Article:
The COVID-19 crisis has had an unprecedented impact on the property market, with the extended lockdown adding more uncertainty to the road to the market’s recovery.
In an effort to lessen the effect of the lockdown on the property market, many high-level discussions have been held to consider the possibility of having the Deeds Office declared an essential service. However, no final verdict regarding these discussions has been reached at this time.
One of the major concerns is that the Deeds Office cannot function effectively on a skeleton staff as various channels are needed for the scrupulous analysis conducted during every transaction. This means that the Deeds Office will not be able to keep in place the necessary social distancing needed during this time.
This does not mean that there are no changes, though.
Deeds Office & Master’s Office
An unfortunate result of the lockdown relates to the computer system that is used to manage the Deeds Office. This system is programmed to automatically reject deeds if they remain unmoved in the system for more than 12 days. This means that all transactions lodged immediately before the lockdown have since been rejected and will have to be lodged anew.
Due to the circumstances of these rejections, leniency from the Registrars of Deeds may be forthcoming and the Director General is expected to implement the necessary operational guidelines once the Deeds Office re-opens.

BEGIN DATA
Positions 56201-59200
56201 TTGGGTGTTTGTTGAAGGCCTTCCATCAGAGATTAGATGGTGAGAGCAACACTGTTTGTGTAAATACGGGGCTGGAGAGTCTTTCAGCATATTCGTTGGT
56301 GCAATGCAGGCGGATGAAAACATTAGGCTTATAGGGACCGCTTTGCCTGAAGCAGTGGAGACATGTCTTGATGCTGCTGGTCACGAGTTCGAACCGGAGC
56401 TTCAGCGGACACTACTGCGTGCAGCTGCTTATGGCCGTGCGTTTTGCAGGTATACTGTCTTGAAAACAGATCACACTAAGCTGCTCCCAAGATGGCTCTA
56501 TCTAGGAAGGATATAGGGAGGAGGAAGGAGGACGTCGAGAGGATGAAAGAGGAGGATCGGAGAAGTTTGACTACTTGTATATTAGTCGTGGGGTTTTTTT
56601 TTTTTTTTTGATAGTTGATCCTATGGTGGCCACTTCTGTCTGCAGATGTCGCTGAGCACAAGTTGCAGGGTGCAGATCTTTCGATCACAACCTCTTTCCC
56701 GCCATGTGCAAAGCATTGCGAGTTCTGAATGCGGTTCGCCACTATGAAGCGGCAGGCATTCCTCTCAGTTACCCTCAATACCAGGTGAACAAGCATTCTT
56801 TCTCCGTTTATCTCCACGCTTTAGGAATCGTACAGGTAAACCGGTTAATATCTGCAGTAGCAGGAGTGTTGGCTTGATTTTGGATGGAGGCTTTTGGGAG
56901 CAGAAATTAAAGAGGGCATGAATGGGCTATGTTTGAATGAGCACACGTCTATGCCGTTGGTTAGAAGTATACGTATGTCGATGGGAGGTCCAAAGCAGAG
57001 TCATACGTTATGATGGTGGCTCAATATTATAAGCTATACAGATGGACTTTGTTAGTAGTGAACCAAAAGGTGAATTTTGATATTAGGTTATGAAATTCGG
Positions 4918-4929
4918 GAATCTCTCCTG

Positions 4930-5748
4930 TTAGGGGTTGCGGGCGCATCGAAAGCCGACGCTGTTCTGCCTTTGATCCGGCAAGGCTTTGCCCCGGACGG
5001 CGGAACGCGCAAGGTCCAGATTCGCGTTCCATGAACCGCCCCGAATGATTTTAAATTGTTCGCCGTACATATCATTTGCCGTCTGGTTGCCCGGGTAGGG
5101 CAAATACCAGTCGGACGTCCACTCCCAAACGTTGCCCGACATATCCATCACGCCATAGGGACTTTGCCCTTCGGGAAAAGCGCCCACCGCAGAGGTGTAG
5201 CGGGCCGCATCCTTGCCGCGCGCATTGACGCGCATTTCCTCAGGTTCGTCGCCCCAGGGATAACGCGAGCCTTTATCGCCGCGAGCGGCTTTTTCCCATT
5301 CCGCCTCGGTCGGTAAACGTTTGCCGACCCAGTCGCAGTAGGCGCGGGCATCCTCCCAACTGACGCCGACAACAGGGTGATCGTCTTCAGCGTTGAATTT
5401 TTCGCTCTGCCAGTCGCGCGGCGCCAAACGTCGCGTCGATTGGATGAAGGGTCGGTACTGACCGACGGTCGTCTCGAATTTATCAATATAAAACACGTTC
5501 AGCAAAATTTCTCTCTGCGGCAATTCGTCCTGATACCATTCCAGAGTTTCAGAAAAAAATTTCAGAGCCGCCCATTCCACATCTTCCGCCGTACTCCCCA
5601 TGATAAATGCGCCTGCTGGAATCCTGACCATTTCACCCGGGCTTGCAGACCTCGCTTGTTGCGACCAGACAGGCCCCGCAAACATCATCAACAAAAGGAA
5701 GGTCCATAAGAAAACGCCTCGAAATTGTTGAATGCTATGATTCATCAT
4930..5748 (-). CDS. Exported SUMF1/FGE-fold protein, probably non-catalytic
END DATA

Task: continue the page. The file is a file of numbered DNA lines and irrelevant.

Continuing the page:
The Director General has issued a directive requesting Master’s Office staff to return to work on a skeleton crew and roster basis during the final week of the extended lockdown. Their doors will still be closed to the public, including property practitioners, but affairs will be put to order in preparation for the commencement of business.
For many, expired rates clearance certificates have also proven to be a point of concern. The Chief Registrar of Deeds has already been engaged by the City of Cape Town to request leniency regarding matters that were lodged before the lockdown. The possibility of extensions for lapsed rates is also currently being debated. Turnaround time for any rates clearance transactions may also be reduced as municipalities are working on a skeleton crew.
While the Transfer Duty offices remain operational, it must be kept in mind that they are running on reduced staff to ensure social distancing measures are kept intact. The general turnaround time for transfer duty transactions is currently 9 working days, but property practitioners have been asked to allow additional time for completion of transactions and that they refrain from lodging duplicate requests during this time.
The property market has undoubtedly been affected by the COVID-19 crisis and the national lockdown, but active measures are being taken by the Government and local municipalities to ensure its quickest recovery.
This article is a general information sheet and should not be used or relied on as legal or other professional advice. No liability can be accepted for any errors or omissions nor for any loss or damage arising from reliance upon any information herein. Always contact your legal adviser for specific and detailed advice. Errors and omissions excepted (E&OE)